“I’d just come in and dropped off the new account information,” Eric laughs. “I thought it was a prank.”
“Yeah, but I got you guys in and it’s been a hit,” Mark says. “It’s been doing very well.”
Mark plans on taking on Cape May White as a permanent line, as his previous Belgian white offering is no longer on the market.
“I want to see how it does,” he says. “When it comes to Belgian whites, the typical way to go is Allagash, and I choose not to do that. I wanted to get something new in here. I sold five kegs a month of my previous white, so I’m hoping to have that same success with you guys.”
Blu Alehouse is beginning a series of Taco Tuesdays next week, leading up to Cinco de Mayo, which, fortuitously, falls on a Tuesday this year.
“I’m thinking about bringing on Tan Limes for Taco Tuesdays,” Mark said. “That’ll be interesting to put on.”
We held a Tap Takeover at Blu Alehouse back in October. It was the first Tap Takeover for Blu Alehouse where they’d ordered exclusively half kegs instead of sixtels — essentially three times as much beer as they’d normally get for a Tap Takeover.
“We blew through it,” Mark said. “It was all very well received. Even the Apple Bomb, it was very unique and people loved it. Every single one was unique in its own right. It went really well.”
They try to keep as many New Jersey breweries on as possible, with seven on while we stopped in.
“I’m always happy to see a beer like this do well,” Mark says. “A New Jersey brewery. You guys are doing this on your own. It’s always a positive thing. I know I have thirty-three lines, but it’s truthfully hard to find somebody that’s self-distributed. But, when a beer does well, a beer does well. I like it when New Jersey breweries can pull through, and you’re making good beer.”
You’re able to get a flight of beers at Blu Alehouse, as well. You can get your choice of four beers for $15 — add a buck for high-ABV brews — on a snazzy chrome holder and in 6¾-ounce glasses — much larger than the typical four-ounce pours you find in a flight.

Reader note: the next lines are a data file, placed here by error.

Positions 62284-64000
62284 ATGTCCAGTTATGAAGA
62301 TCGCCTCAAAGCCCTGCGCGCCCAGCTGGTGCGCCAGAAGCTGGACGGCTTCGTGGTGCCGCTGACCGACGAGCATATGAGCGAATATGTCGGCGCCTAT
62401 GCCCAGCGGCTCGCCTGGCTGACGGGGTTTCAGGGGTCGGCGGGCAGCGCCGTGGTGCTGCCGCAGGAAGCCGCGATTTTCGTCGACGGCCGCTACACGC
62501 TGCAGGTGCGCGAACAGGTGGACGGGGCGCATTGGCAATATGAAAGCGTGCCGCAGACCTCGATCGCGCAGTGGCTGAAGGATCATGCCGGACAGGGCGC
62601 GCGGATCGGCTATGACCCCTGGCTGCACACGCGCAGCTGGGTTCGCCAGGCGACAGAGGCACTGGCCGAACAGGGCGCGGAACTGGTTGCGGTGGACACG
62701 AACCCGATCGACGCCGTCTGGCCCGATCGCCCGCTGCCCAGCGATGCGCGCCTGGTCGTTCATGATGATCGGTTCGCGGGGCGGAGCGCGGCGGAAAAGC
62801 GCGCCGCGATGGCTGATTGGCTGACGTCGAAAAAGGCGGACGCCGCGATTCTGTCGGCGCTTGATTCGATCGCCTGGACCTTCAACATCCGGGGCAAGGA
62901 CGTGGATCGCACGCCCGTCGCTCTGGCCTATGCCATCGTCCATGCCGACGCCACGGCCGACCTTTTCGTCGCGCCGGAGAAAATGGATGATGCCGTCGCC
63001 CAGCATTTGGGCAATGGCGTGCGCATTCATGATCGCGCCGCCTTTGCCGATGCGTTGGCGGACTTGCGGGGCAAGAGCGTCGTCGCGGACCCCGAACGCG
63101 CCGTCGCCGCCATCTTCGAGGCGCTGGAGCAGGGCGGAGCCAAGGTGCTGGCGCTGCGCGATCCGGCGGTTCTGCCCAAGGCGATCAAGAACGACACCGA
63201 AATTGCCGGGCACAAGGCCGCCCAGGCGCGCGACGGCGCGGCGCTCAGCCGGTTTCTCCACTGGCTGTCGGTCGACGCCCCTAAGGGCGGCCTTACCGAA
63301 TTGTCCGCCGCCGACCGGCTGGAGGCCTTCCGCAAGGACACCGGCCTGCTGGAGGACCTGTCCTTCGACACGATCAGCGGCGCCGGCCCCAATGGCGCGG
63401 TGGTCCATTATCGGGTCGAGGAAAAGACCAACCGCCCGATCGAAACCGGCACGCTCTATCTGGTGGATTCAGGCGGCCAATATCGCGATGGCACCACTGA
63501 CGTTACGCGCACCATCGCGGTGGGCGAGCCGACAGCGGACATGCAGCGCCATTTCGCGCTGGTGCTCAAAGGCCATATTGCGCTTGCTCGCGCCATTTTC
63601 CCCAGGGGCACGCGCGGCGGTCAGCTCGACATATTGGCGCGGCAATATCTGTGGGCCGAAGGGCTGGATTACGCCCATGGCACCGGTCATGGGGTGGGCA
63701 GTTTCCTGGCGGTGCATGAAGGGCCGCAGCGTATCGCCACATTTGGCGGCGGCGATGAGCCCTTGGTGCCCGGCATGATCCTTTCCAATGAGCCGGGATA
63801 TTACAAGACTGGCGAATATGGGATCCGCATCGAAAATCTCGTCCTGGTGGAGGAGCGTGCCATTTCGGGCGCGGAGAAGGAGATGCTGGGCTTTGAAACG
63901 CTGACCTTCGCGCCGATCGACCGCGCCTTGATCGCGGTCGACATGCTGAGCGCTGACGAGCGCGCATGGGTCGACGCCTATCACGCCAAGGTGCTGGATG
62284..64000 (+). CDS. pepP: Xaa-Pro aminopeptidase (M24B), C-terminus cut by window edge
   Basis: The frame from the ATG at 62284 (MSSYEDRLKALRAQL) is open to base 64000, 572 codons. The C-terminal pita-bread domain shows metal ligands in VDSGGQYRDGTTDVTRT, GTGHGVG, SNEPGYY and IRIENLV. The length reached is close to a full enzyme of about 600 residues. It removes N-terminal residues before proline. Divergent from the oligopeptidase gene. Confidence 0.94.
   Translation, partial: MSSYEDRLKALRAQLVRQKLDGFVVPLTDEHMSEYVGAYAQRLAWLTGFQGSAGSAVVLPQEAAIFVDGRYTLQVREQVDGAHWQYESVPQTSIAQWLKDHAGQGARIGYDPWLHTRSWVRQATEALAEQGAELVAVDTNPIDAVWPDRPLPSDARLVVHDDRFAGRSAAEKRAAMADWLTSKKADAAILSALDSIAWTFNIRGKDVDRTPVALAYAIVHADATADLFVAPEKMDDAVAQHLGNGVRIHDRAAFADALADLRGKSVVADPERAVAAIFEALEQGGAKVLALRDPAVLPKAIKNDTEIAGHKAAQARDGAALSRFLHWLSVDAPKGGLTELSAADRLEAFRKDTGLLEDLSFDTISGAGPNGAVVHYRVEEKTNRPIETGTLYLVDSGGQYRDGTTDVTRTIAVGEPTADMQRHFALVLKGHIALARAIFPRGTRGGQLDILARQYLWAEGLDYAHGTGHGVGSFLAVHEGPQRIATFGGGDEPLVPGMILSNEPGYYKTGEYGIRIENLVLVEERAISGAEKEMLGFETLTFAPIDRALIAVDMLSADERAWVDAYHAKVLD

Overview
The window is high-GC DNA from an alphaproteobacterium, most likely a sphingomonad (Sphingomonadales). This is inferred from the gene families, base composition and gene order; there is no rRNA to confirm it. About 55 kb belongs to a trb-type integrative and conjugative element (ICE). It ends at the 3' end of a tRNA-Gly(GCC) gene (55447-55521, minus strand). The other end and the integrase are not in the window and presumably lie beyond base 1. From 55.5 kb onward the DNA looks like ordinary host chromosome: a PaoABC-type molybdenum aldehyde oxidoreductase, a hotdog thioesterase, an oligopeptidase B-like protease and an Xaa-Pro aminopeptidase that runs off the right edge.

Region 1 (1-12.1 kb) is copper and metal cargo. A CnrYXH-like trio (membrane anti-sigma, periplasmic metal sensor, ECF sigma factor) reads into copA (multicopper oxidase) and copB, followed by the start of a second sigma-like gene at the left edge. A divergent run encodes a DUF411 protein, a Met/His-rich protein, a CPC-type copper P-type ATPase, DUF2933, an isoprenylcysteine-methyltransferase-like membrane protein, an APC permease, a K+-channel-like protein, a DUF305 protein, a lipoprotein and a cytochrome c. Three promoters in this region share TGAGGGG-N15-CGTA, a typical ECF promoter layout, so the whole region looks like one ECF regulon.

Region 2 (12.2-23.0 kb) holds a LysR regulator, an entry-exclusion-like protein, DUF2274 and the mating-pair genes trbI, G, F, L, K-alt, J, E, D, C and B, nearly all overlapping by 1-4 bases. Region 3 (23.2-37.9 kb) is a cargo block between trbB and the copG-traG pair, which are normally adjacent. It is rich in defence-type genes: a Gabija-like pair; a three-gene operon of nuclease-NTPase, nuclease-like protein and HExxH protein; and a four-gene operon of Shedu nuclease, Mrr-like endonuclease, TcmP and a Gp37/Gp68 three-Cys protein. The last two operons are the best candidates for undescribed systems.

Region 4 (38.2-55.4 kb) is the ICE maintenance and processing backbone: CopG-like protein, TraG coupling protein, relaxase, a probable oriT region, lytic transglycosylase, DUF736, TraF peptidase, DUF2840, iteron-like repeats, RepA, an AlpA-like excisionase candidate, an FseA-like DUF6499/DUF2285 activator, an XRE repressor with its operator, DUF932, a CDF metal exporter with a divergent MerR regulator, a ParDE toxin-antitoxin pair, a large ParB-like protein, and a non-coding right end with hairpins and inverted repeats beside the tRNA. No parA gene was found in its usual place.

“It’s a lot of beer for fifteen dollars,” Mark says. “We go through a lot of flights. It’s a great way to sample four beers. And we put cards with the beer’s description on there. What guests will do is, if there’s a beer they like, they take the card home with them and go to the liquor store and try to get it.”
While Blu Alehouse is definitely a sports bar, it’s upscale. It’s got a bit of swank going on. It’s not a burger-and-a-beer joint. Well… it is, but the burger is on a fried mac-and-cheese bun and the beer is Snag & Drop.
“We consider ourselves a ‘casual-plus’ dining experience,” Mark says. “It’s a very Americanized menu.”
Of course, they have wings — but you can get them mild, medium, hot, BBQ, garlic ale, Asian glaze, whiskey glaze, island sauce, or garlic parmesan. Of course, they have nachos — but they’re made with a six-hour, house-smoked pork butt, hand-pulled and drenched in their delectable, house-made barbecue sauce. Of course, they have burgers — but they have eleven different types, with Maine lobster or jalapeño steak sauce or with a bison burger patty. There’s a 20-ounce cowboy ribeye. A 12-ounce pork chop. A Pot Pie Sandwich.
Other menus aspire to become this menu.
When you’re perusing the menu, look for the blue flame — it denotes Blu Alehouse favorites.
“We’re a 100% scratch kitchen,” Mark explains. “We make everything down to the sauces and dressings and cutting our own steaks in-house.”
You can almost always find a decent bite to eat whenever you might be hungry — the kitchen is open 11am to 10pm on weekdays, 11pm on weekends, with the bar open until 1am on weekdays and 3am on weekends.
“I’m a big fan of the Code Blu Burger,” Mark says — the one of the aforementioned fried mac-and-cheese bun.
That was something we needed to try, and, truly, it must be seen to be believed. Thankfully, it’s served with an equally gigantic steak knife, because there’s no way you’re getting your mouth around it unless you’re able to unhinge your jaw.
“I feel like if you finish it, they should put your name on the wall,” said Marketing Assistant Kristen Taylor, along for photographs.